Someone exclaimed from the crowd, “Sugihara. We’ll never forget you. I’ll surely see you again!”
The exact numbers of visas issued and Jewish people saved is in dispute. Hillel Levine, an author and professor at Boston University, estimates that Sugihara helped, “as many as 10,000 people,” though fewer than that number survived. Some Jews carrying Sugihara’s visas did not leave the country before the German invasion of the Soviet Union and were murdered in the Holocaust. The Simon Wiesenthal Center estimates that Sugihara issued transit visas for about 6,000 Jews and that around 40,000 descendants of the refugees are alive today as a result of Sugihara and his visas.
In 1984, Sugihara was recognized by Yad Vashem, the World Holocaust Remembrance Center in Israel, as Righteous among the Nations. This honorific title is given by Israel to non-Jews who risked their lives to save Jews from the Nazis during the Holocaust for altruistic reasons.
The Righteous Among the Nations Medal. (Credit Yad Vashem)
Despite his fame in Israel and other nations for his actions, he lived in relative obscurity in Japan until his death in 1986. His funeral was attended by a large Jewish delegation from around the world, including the Israeli ambassador to Japan. After this, Sugihara’s heroic story spread throughout the country.
Chiune Sugihara and his youngest son, Nobuki, in Israel 1969. (Photo by Nobuki Sugihara)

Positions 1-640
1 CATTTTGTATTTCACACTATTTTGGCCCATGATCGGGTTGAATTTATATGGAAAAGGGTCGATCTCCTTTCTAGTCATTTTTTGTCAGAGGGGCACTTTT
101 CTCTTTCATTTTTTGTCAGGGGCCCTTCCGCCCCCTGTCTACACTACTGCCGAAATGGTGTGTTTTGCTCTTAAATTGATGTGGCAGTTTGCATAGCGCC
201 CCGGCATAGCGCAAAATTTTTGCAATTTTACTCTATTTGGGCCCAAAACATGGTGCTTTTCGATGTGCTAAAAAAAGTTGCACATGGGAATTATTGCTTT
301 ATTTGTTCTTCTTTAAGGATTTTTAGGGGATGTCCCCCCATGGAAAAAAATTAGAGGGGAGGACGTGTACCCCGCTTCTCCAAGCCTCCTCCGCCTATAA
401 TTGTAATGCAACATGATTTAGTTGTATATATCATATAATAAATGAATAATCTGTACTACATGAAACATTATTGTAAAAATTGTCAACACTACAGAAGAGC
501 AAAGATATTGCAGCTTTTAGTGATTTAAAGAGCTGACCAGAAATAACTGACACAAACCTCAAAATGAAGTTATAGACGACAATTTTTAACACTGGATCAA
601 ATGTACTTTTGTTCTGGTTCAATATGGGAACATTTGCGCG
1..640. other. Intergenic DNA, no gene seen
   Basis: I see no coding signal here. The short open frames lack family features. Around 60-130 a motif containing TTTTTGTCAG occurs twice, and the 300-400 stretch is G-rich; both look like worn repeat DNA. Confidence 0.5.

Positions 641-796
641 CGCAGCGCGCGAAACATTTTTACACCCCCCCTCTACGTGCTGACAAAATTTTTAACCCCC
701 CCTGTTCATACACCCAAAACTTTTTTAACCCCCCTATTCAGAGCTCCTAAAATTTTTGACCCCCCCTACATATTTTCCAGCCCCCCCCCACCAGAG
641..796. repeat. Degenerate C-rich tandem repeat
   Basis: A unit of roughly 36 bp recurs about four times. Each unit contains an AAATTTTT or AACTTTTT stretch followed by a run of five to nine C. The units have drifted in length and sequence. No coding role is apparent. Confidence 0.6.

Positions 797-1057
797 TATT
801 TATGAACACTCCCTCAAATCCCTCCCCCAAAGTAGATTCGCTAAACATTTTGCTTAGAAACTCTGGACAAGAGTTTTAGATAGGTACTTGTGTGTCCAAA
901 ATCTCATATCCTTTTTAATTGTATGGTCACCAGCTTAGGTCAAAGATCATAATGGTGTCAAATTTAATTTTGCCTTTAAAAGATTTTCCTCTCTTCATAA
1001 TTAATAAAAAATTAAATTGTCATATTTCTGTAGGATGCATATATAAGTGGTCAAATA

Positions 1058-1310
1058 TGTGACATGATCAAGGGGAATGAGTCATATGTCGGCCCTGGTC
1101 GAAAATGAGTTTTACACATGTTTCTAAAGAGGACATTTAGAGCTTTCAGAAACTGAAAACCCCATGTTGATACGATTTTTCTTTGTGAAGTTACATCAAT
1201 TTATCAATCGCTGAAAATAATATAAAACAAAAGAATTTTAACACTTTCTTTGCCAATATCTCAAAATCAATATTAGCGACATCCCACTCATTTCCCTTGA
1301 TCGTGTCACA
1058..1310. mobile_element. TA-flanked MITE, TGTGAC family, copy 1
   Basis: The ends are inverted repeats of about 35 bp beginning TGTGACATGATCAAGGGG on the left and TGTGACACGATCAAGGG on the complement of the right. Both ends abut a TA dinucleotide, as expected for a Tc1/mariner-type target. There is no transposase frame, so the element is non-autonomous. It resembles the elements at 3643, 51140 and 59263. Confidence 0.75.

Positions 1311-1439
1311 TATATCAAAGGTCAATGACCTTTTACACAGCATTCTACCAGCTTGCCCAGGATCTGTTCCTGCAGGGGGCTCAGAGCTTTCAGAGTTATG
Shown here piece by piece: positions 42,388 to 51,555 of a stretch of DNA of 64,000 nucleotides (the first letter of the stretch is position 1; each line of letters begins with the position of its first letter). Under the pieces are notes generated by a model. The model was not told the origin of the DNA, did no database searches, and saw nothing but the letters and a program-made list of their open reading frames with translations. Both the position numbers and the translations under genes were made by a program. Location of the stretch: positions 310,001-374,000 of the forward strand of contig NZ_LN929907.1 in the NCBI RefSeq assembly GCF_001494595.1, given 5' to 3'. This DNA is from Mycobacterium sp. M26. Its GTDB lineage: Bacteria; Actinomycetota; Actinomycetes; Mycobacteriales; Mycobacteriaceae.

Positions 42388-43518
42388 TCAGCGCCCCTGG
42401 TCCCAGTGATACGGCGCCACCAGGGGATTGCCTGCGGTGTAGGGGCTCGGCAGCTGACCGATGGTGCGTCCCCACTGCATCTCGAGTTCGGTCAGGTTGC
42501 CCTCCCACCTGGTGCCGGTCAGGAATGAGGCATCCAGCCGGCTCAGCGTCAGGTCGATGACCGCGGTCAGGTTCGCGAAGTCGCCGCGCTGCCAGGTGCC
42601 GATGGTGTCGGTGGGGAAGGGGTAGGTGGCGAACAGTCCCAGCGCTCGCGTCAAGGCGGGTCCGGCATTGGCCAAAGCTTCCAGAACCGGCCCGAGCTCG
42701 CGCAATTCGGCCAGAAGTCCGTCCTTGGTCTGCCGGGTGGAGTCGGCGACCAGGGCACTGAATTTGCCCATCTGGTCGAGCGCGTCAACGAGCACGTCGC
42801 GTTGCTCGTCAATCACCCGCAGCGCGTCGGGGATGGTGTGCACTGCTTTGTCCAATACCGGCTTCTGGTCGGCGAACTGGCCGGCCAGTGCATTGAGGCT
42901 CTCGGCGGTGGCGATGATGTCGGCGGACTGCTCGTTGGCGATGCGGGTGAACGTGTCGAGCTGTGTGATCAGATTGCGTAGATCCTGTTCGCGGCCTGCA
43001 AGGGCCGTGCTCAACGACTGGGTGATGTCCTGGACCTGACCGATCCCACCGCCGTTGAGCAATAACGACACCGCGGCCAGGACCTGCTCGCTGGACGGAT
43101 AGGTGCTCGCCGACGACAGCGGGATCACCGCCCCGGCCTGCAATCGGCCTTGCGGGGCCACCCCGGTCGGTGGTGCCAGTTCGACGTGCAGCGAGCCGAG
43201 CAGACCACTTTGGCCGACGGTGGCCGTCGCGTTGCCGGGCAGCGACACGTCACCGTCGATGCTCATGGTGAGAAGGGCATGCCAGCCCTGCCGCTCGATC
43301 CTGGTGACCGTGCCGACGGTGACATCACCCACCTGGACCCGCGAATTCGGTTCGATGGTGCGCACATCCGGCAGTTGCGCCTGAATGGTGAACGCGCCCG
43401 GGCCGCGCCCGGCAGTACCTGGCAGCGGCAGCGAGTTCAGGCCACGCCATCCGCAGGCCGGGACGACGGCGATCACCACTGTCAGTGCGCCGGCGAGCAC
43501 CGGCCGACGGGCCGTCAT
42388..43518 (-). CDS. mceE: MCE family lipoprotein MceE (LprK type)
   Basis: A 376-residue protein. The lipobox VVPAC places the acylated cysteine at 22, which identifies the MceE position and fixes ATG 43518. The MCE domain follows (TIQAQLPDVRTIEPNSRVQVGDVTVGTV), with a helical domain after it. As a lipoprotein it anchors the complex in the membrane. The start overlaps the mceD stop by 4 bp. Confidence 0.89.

The Japanese man from Antwerp, Belgium, was Nobuki Sugihara, youngest and only surviving son of Chiune Sugihara. He met in Philadelphia with Rabbi Yossy Goldman, son Rabbi Shimon Goldman. The elder Goldman was a teenage student that fled Poland, and then Lithuania, with his class and teachers on one of Sugihara’s visas. Shimon Goldman passed away in 2016 at the age of 91, leaving behind more than 100 descendants, including 80 great-grandchildren. “Every time he clutched a great-grandchild to his heart, it was not only love but also an indication for him that Hitler did not win,” Yossy remembered of his father. Yossy was joined by his own son, Rabbi Yochonon Goldman, and the three men sat down to a traditional Japanese tea ceremony. “I would not be here, my son would not be here, none of us would be here if it was not for your father,” Yossy said to Nobuki, “God bless his soul. I’m sure there’s a special place in heaven for him. Thank you.”
(Left to right) Nobuki Sugihara, Rabbi Yossy Goldman, and Rabbi Yochonon Goldman at Shofuso. (Photo by Sharla Feldsher/Retrieved from WHYY.org)
Today, Sugihara has streets in Lithuania, Israel and Japan, and even an asteroid named after him. Further tributes to the Japanese diplomat include gardens, stamps and statues. However, his greatest legacy is the thousands of Jews that he saved and their tens of thousands of descendants. In Sugihara’s own words, “I may have disobeyed my government, but if I didn’t, I would be disobeying God. In life, do what’s right because it’s right, and leave it alone.”
Finance innovator Leo Melamed and his wife Betty visit the Chiune Sugihara memorial at Waseda University. Melamed fled Europe on one of Sugihara’s visas. (Photo by Waseda University)
The AR rifle platform is popular among gun enthusiasts because of its customization. The modular platform allows gun owners the freedom to accessorize or even create their own build from the comfort of their own homes — the epitome of user friendly in the rifle world. Now, thanks to Daniel Defense, that modularity has spread to the much-loved bolt gun with the Delta 5 long-range precision rifle.